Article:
Sometimes the truth hurts. That fact of life leads many people to bury their heads in the sand and ignore the reality of the world. But what about in romantic relationships? Do you prefer comforting falsehoods instead of the painful truth? Do you want your romantic partner to always be reassuring, telling you your new haircut looks good, even when they don’t think so? Or would you rather they gave you the stinging truth?
In short, do you want your romantic partner to lie to you? My research suggests that, surprisingly, many people prefer that their partners conceal painful truths from them. They want their partners to lie to them. In return, they feel morally obligated to lie and hide uncomfortable truths from their partners too.
Although lying is widely denounced and stigmatized, it is still quite commonplace. On average, people report telling about two lies each day. These lies are told to strangers, co-workers, and loose acquaintances, but lies are also peddled to those closest to us, including dating partners and spouses.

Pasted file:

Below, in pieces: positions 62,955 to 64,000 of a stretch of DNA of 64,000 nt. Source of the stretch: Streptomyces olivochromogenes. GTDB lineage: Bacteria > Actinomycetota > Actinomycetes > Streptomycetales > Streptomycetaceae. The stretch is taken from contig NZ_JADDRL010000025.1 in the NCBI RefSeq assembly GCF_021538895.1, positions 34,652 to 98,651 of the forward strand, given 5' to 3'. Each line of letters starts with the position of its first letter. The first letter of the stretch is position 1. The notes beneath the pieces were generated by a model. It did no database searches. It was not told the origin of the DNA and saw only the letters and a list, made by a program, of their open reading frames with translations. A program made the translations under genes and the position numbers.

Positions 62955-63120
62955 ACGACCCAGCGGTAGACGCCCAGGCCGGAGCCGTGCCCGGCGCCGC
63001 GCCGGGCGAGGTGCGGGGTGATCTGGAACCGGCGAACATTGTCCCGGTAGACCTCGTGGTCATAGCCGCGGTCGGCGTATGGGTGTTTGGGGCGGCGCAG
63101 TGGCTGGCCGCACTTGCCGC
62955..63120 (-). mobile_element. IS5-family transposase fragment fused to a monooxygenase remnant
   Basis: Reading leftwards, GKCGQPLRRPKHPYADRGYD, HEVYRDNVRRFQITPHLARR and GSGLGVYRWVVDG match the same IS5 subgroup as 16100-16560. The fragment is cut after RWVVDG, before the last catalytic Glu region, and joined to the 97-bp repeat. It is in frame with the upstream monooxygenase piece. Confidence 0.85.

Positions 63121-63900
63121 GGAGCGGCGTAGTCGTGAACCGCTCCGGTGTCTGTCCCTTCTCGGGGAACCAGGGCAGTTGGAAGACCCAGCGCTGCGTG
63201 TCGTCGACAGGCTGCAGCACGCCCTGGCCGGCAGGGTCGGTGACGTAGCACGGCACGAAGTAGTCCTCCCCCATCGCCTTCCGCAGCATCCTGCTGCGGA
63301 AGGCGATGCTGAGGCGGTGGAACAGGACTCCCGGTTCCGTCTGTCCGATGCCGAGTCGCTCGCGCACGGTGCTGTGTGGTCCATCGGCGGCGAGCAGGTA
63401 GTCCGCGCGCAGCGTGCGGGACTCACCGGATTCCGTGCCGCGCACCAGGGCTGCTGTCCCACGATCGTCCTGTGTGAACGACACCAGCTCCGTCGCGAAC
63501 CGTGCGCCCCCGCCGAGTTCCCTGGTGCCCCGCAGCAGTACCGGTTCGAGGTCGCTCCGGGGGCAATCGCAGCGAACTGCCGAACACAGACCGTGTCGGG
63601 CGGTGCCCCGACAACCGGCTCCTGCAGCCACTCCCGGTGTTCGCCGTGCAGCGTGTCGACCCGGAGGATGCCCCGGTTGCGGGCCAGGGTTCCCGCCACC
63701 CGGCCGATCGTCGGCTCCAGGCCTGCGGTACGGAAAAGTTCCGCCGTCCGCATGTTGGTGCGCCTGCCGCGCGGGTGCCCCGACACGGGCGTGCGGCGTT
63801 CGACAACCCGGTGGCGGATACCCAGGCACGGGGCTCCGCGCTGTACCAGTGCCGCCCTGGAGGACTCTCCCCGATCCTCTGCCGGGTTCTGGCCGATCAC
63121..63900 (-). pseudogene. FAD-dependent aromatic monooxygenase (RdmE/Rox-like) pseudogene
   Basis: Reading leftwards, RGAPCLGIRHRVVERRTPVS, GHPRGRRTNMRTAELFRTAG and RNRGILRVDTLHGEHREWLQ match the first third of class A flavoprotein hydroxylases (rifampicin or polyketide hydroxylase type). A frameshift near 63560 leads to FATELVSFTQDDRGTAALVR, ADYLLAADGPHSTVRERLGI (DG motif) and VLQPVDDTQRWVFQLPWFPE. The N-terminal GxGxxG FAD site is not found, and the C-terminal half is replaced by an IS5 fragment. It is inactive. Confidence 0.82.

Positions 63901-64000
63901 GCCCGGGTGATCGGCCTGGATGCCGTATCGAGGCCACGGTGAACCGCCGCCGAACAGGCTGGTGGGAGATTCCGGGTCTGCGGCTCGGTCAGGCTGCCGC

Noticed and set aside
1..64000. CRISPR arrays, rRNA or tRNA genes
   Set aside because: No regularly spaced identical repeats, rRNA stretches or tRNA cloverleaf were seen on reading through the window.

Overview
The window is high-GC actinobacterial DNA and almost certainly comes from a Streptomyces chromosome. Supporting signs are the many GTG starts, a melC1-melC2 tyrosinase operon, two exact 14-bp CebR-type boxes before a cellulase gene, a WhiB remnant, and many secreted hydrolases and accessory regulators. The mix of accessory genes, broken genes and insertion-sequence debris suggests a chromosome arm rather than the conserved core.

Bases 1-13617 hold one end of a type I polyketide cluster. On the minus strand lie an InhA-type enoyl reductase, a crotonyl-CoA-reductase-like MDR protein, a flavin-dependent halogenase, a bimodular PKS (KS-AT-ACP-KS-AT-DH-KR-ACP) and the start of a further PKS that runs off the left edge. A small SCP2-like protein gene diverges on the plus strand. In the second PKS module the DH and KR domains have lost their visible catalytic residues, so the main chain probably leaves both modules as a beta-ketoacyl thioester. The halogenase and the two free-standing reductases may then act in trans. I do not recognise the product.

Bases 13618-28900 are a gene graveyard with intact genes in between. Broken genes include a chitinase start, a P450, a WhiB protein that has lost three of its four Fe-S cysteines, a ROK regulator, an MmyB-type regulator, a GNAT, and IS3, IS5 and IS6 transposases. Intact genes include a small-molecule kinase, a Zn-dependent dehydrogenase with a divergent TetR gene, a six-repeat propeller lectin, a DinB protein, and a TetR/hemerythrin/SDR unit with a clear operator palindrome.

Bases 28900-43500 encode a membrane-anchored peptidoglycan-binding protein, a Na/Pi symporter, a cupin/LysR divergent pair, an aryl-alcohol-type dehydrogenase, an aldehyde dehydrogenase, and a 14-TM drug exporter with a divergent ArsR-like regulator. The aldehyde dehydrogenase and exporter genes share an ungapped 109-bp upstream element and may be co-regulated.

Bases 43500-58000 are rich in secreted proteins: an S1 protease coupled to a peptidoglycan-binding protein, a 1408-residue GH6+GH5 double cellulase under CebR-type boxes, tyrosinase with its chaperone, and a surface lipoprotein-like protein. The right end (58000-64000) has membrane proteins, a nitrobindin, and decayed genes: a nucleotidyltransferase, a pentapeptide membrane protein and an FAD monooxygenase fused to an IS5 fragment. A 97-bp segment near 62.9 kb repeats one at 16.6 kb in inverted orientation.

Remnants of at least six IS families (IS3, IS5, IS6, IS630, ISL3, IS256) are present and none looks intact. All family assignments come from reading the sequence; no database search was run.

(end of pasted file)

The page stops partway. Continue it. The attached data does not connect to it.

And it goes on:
To be fair, many of these lies are not selfish and corrupt untruths or the concealment of heinous crimes. Instead, they are often little white lies motivated by prosocial goals, such as sparing another’s feelings or avoiding social awkwardness. We say things like, “That was a fun party!” even when we don’t mean it. Many of these benevolent lies are viewed as entirely harmless and occur without a second thought.
From a very early age, we are taught to be sensitive to the feelings of others. This instruction includes lessons about discretion, such as when we should withhold our true opinions to spare others’ feelings. That discretion sometimes involves using deceit to conceal uncomfortable truths.
For instance, what happens if a child is asked if they like a birthday present from their aunt, yet they happen to find the gift boring and useless? Children are taught to conceal that unpleasant truth and provide a positive response, such as, “I love it. Thanks!” In fact, when people choose to answer honestly in such situations, they are viewed as insensitive social misfits. As kids, we all learned the craft of weaving socially acceptable falsehoods for the good of the relationship.